Missing pods can have many causes

July 11, 2012 - Issue 20

Heat injury to pods.

Heat injury to flowers.

Missing pods can result from any stress on the plant. Any stress can inhibit proper fertilization of the flowers. In many cases the cause may seem obvious, but it is often a good idea to investigate further to ensure there are no other contributing factors.

Abortion of flowers and pods is natural. Research has shown that typically only 40-55% of the flowers produced on a plant develop into productive pods. Here are key reasons for abortion:

1) Heat stress is most often associated with temperatures above 25 ºC during flowering but heat stress can occur during early pod filling as well. Research has shown that the plants are more sensitive to heat stress at early flowering than at pod fill. Heat stress tends to be worse in drought conditions. Heat combined with adequate rain and high humidity will have a reduced impact.

2) Moisture Stress. Too dry and too wet can both cause blanks. Excess water impacts pod formation due to several nutrient aspects including nutrient loss, lack of oxygen reducing root uptake of nutrients, and nutrient deficiency inducing premature senescence via hormones. Soil that’s waterlogged for three days or more at flowering will reduce the number of pods per branch as well as the number of seeds per pod.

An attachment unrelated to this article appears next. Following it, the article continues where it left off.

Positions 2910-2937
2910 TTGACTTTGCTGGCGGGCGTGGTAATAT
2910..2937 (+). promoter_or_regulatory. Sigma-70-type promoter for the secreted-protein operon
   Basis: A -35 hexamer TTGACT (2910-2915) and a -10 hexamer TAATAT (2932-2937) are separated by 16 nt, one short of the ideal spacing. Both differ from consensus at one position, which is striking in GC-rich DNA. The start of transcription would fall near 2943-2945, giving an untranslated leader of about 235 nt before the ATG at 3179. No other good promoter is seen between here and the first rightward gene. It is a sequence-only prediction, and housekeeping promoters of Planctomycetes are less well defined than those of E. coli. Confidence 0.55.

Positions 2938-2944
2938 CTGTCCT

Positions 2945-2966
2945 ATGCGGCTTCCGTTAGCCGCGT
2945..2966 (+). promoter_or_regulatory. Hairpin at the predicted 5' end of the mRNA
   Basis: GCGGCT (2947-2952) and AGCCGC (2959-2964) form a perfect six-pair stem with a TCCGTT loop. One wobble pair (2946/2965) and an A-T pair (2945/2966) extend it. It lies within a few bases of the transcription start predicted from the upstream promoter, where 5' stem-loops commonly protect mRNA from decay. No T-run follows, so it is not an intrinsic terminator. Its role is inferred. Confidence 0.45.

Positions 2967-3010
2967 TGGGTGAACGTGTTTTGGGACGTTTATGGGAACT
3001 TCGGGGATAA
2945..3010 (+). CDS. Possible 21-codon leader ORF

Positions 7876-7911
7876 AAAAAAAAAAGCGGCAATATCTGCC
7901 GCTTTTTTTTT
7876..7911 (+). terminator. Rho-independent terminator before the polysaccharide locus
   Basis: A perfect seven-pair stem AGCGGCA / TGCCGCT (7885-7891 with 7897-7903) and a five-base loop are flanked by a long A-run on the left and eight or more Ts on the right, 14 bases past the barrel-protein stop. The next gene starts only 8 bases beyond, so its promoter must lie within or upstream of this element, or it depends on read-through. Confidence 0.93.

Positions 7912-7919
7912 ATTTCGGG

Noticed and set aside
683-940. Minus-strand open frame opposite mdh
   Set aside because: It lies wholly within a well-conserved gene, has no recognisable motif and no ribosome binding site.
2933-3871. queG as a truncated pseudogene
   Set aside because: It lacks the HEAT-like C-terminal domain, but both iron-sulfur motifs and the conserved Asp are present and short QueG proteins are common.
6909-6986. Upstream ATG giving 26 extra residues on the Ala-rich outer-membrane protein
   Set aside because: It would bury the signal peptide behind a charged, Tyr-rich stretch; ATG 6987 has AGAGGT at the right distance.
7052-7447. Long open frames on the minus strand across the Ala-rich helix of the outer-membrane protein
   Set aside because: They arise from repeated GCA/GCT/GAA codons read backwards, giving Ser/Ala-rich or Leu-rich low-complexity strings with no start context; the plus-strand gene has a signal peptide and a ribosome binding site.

3) Heavy rain or irrigation can damage or knock flowers off the stems and reduce pollination, resulting in blanks. Later formed flowers however, often compensate for this damage.

4) Insects can either eat the buds or damage flower buds while feeding for pollen. In normal years, the plants will compensate but in dryer years, the insects can be yield robbers at the early bud stage. Sweep net sampling and plant examination at the early bud stage is encouraged. Insects that feed on flowers include diamondback moth larvae, lygus bugs, alfalfa loopers, and cabbage seedpod weevils.

5) Herbicide stress. When herbicide spraying is delayed until the early bud stage, this puts stress on the crop at a time that can result in aborted flowers or pods. In normal conditions, the plant can compensate by producing more flowers. However, when combined with another stress such as drought or nutrient deficiency, the plants may be less able to compensate and yield loss can occur.

6) Fertility. Nitrogen (N), sulphur (S) and boron (B) deficiencies can cause flower blast, pod abortion or poor pod filling. Of these, S deficiency is the most likely to cause flower blast under field conditions. With N and S, you would likely see other deficiency symptoms such as poor branching, short height, colour. In some cases, lack of fertility during dry years can occur where roots are having trouble extracting sulphate from the soil profile. The result is typically aborted pods, even with adequate sulphate sulphur application. Once moisture is available and the roots can acquire adequate amounts of sulphur, flowering and pod formation often return to normal.

Click here for the full CCC factsheet on this topic.

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